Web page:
HR Management & Compliance

Safety and Security: Which Points Should We Consider for Our Visitor Safety Policy?

Our facility has numerous hazards; chemical, physical—you name it, we’ve got it. We train our workers on handling and avoiding them, but what about our visitors? I’ve been tasked with tightening up our visitor safety program. What suggestions do you have for me?
 — Caroline C., HR Manager in Los Angeles

Most employers are careful about employee safety, but they often leave a gaping hole in their safety programs by not dealing with the issues nonemployees or other visitors create at their worksites. For example, not controlling site access can be a security issue—especially when domestic violence can invade your workplace. Or, failing to inform visitors about potential hazards could place them and your employees in danger.

Who’s On-Site?

Legitimate visitors, such as vendors and subcontractors, pose a challenge. For example, a vendor may be repairing a copy machine or examining your operation to prepare a bid on supplies, equipment, or services. Or you may have subcontracted highly hazardous work, such as confined space entry, or less hazardous work, like groundskeeping, and those workers are on your site. Perhaps members of the general public are visiting your workplace, such as students from the local university taking a tour. Have you considered the hazards these visitors might be exposed to—or can create by their presence?

7 Steps for Preventing Workplace Violence

A survey by the Society for Human Resource Management reveals that more than half the companies in the United States have experienced some form of workplace violence.

Learn how to protect your workplace with our free White Paper, 7 Steps for Preventing Workplace Violence.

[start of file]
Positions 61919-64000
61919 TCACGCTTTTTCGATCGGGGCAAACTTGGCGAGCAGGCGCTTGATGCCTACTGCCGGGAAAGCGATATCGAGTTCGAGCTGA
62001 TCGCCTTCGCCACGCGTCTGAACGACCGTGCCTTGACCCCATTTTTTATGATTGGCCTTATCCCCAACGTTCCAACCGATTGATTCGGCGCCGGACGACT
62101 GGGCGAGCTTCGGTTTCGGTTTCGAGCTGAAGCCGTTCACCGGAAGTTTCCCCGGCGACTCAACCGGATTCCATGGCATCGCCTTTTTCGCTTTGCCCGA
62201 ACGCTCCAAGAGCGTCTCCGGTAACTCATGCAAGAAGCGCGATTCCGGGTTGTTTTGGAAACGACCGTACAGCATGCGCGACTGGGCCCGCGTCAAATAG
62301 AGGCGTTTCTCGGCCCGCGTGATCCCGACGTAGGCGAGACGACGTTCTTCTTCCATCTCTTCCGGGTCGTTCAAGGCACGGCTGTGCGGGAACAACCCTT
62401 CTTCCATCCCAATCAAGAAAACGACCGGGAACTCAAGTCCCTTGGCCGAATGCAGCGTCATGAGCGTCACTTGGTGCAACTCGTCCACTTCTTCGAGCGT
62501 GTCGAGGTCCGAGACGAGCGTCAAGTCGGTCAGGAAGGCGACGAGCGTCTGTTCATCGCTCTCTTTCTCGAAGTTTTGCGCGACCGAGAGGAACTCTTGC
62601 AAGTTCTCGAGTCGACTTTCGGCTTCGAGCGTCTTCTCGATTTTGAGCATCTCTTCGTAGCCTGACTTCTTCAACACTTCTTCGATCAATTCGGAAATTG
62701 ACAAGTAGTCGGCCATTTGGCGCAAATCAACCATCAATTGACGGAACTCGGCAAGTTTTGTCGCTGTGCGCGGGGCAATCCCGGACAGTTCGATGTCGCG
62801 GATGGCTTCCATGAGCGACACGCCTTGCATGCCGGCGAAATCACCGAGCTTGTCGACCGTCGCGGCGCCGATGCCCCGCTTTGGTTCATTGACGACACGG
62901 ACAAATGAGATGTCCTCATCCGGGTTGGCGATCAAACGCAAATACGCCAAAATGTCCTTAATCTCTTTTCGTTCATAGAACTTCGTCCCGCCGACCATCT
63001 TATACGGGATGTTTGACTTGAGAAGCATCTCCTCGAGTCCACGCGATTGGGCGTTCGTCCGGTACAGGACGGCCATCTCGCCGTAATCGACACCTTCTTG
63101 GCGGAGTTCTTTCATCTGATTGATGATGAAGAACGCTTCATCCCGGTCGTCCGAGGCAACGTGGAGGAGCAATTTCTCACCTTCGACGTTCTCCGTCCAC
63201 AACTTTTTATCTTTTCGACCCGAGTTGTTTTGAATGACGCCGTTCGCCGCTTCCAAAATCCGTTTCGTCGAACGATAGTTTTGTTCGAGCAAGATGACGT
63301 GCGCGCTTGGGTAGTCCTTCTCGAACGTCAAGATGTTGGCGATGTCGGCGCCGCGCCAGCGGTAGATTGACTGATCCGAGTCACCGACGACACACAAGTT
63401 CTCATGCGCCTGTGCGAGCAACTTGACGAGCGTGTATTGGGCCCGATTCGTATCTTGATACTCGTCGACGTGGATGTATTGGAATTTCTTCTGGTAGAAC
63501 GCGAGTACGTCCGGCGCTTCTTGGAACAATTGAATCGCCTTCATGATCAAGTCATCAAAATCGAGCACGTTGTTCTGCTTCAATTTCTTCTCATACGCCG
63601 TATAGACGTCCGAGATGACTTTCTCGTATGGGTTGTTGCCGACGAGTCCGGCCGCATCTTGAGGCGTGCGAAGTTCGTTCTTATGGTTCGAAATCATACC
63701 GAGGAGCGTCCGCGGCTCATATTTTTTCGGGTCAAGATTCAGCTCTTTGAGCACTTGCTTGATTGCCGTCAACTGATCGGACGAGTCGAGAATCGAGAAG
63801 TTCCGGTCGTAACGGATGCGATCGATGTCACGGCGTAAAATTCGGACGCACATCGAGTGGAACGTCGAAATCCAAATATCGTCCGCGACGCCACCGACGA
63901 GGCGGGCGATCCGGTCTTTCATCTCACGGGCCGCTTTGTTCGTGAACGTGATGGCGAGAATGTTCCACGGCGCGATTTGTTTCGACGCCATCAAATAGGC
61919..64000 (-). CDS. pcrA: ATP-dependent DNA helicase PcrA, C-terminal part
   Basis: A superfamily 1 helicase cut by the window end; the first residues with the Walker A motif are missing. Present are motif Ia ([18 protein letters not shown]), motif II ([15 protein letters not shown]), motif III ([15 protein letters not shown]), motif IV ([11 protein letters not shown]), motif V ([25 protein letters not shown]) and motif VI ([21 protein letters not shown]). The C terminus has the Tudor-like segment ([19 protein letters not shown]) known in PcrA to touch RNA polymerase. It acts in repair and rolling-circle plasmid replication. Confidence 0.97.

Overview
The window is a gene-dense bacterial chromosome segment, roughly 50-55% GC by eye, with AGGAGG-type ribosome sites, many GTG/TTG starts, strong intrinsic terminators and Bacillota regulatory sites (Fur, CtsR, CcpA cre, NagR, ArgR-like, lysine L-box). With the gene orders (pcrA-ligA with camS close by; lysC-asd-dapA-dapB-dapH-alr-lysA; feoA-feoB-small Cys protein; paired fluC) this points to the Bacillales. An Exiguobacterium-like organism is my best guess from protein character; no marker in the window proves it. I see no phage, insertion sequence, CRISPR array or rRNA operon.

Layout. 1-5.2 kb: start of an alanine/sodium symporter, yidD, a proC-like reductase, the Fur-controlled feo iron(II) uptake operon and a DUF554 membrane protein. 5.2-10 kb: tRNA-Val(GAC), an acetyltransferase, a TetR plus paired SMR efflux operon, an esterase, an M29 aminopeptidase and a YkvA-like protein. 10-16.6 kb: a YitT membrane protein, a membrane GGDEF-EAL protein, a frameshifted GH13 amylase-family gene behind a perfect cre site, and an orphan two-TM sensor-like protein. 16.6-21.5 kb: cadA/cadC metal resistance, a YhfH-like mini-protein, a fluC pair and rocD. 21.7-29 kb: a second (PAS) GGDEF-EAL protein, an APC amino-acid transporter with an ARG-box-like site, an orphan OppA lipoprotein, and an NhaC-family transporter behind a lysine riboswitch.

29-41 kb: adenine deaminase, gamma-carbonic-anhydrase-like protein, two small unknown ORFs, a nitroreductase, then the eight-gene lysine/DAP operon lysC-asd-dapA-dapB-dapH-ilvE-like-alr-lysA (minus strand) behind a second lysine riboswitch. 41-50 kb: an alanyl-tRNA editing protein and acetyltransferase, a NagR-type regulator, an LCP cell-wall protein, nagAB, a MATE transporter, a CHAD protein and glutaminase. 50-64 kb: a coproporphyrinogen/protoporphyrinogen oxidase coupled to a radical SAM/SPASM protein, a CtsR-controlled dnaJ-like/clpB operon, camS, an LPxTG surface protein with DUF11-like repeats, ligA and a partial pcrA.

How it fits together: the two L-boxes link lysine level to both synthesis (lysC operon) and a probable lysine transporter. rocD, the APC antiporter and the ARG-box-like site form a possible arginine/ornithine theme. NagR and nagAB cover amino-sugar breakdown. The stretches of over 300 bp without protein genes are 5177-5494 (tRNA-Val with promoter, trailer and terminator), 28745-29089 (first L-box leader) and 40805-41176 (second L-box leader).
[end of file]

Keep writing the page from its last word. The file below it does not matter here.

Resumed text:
Create a Policy

Keep your workplace safe by creating and enforcing a policy for people who are visiting your property, which should cover:

Site security. Require all visitors to sign in when they arrive and sign out when they leave. When signing in, they should write down their company’s name, where on your site they will be, how long they plan to stay, and which of your employees, if any, they will be meeting with.

Consider issuing badges or other identification to visitors so employees can easily tell who shouldn’t be there, and instruct employees to report unauthorized visitors. Controlling who is on-site helps limit the potential for workplace violence and theft, both of which can create hazards for workers, and helps limit the general public’s exposure to potentially serious hazards.

Potential hazards to visitors. Your visitors may be exposed to potential injuries from site hazards such as moving equipment, noise, or extreme temperatures. If you don’t inform them of these dangers and the necessary precautions, and they are injured, you may be liable.

Make sure you warn visitors of the hazards that exist in the areas where they will be and the precautions they must take. For example, you may require them to stay out of restricted areas or wear a hard hat. Also let them know what steps to take in an emergency. They should know what emergency warnings sound like, how to exit the facility safely, and where to assemble.

Hazards created by visitors. Visitors doing potentially hazardous work—for example, abrasive blasting in preparation for painting surfaces—may create dangers in the workplace. Be aware of these hazards so that you can take precautions to protect your workers against them and ensure that contractors are working safely.

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